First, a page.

How do they do it?  Your teenager is busily doing his homework, the sound on their stereo speakers cranked up way past the point of your comfort.  As the heavy bass beats against your eardrums, their sound waves continue to travel throughout the house, crashing into walls and uprooting small objects from their positions on shelves.  Thankfully, controlling this uncomfortable sound level is relatively easy, as you scream out, “Turn that music down!”

     Many dangerously loud sounds are not so easily controlled, as when they take place in industrial settings.  Here, when complex machinery and manufacturing processes are at full tilt, one can’t just turn a single knob or pull a plug to gain relief.  Controlling sound levels in factories, power plants, and construction sites is often a complex task, relegated to engineers with state of the art equipment meant to measure and assess sound exposures in order to devise a strategy to control them.  Let’s take a look at a few of these control methods.

     For our example, we’ll consider the challenge faced by a fictitious company, Widget USA.  Business has picked up, and they need to install an additional manufacturing line in their factory.   Now widget manufacturing machinery is notoriously noisy, and management is thinking ahead about protecting widget line workers from potentially dangerous sound levels.  Their manufacturing engineers dutifully keep this in mind while devising their requirements specification, a list of “must haves” routinely included in quotation requests to potential manufacturers bidding on the job.  Of utmost concern is to limit the number of decibels (dB) that the new widget machine can produce.  If a  manufacturer under consideration is unable to meet these requirements, Widget USA will take their business elsewhere.  This methodology essentially nips the excessive noise problem in the bud, eliminating the noise source before it is introduced into the factory, and this is by far the best way of dealing with our scenario.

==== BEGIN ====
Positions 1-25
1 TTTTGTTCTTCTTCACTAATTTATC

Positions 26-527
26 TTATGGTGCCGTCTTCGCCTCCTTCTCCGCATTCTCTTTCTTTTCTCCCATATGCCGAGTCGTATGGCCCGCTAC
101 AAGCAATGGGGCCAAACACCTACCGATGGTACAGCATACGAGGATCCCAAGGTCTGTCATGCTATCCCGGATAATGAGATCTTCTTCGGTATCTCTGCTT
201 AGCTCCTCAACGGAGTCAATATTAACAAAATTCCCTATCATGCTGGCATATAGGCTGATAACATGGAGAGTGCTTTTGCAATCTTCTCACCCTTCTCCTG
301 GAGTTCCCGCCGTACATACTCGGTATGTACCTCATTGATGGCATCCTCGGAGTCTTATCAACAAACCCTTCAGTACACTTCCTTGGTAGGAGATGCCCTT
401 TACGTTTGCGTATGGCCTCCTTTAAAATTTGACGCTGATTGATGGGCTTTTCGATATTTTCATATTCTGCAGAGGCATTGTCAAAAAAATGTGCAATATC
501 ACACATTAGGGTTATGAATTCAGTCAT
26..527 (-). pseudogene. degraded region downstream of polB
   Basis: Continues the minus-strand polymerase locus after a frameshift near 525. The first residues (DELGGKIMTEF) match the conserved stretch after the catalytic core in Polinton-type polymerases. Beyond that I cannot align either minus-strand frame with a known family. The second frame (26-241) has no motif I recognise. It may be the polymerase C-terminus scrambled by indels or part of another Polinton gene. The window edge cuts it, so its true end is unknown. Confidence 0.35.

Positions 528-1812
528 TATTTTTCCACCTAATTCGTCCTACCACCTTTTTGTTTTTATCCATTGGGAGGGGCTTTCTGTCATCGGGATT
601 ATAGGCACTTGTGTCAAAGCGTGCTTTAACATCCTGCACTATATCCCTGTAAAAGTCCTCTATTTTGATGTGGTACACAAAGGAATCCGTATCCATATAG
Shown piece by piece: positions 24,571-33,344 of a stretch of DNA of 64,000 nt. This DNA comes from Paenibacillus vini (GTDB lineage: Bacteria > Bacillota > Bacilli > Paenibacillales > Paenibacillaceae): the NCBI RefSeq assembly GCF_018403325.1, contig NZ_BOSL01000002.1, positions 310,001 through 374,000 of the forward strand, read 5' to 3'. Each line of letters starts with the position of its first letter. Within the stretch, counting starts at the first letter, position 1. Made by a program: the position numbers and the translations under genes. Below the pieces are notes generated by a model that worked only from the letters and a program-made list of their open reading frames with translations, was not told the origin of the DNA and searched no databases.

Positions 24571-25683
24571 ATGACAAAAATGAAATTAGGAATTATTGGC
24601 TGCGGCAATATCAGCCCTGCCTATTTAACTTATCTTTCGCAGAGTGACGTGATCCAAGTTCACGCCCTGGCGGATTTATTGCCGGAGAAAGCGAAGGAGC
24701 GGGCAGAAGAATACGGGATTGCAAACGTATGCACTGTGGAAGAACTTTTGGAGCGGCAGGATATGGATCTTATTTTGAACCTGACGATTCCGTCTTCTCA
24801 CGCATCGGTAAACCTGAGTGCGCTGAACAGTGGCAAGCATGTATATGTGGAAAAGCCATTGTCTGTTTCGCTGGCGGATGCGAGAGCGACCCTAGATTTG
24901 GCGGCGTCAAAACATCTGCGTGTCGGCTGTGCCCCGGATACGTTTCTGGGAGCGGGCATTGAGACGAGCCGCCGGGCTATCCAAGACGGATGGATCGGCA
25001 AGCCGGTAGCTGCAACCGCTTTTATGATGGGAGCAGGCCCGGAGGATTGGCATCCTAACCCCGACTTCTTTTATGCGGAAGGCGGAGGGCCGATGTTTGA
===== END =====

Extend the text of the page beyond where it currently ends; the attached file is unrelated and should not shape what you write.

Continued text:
Well suppose things aren’t as neat for Widget USA.  Their factory contains many existing manufacturing lines with old, noisy machines.  Sure, they’d like to replace them with newer, quieter ones, but there’s a problem, and it’s one all-too familiar to most companies:  the expense involved.  How can they most effectively deal with this situation? 

     Perhaps Widget USA can modify their existing machinery, or perhaps their overall noise reduction objectives can be achieved by simply replacing worn parts that have a tendency to vibrate.  If this measure isn’t sufficient, perhaps sound barriers can be introduced.  Whether these are installed around entire machines or parts thereof, they are often effective at absorbing excessive noise.  Barriers such as these are made of materials like plastic foam and mass loaded vinyl (MLV) which serve to muffle sound waves.

     Yet another approach to noise containment is to provide workers in the vicinity of the machinery with sound-absorbing personal safety equipment, ear plugs and the like.  If the noise present is loud enough, perhaps a wall, reminiscent of the type often built along stretches of populated highway can be erected.

     Yet another way to deal with undesirable sound levels is to divert the noise to a location not normally occupied by humans.  This is the tact often taken with industrial boilers.  Their highly pressurized steam expands so rapidly it can create a deafening roar, and engineers often design piping systems which stem from the safety valve on the boilers themselves up to the roof of the building housing them.  In this way the steam and its accompanying noise is safely redirected outside, where only the birds passing overhead will be bothered by it.

     This wraps up our discussion on sound, its measurement and containment.  Perhaps you’ve learned a trick or two to help alleviated unwanted sounds in your environment, whether it’s produced by your teen or your neighbor’s leaf blower.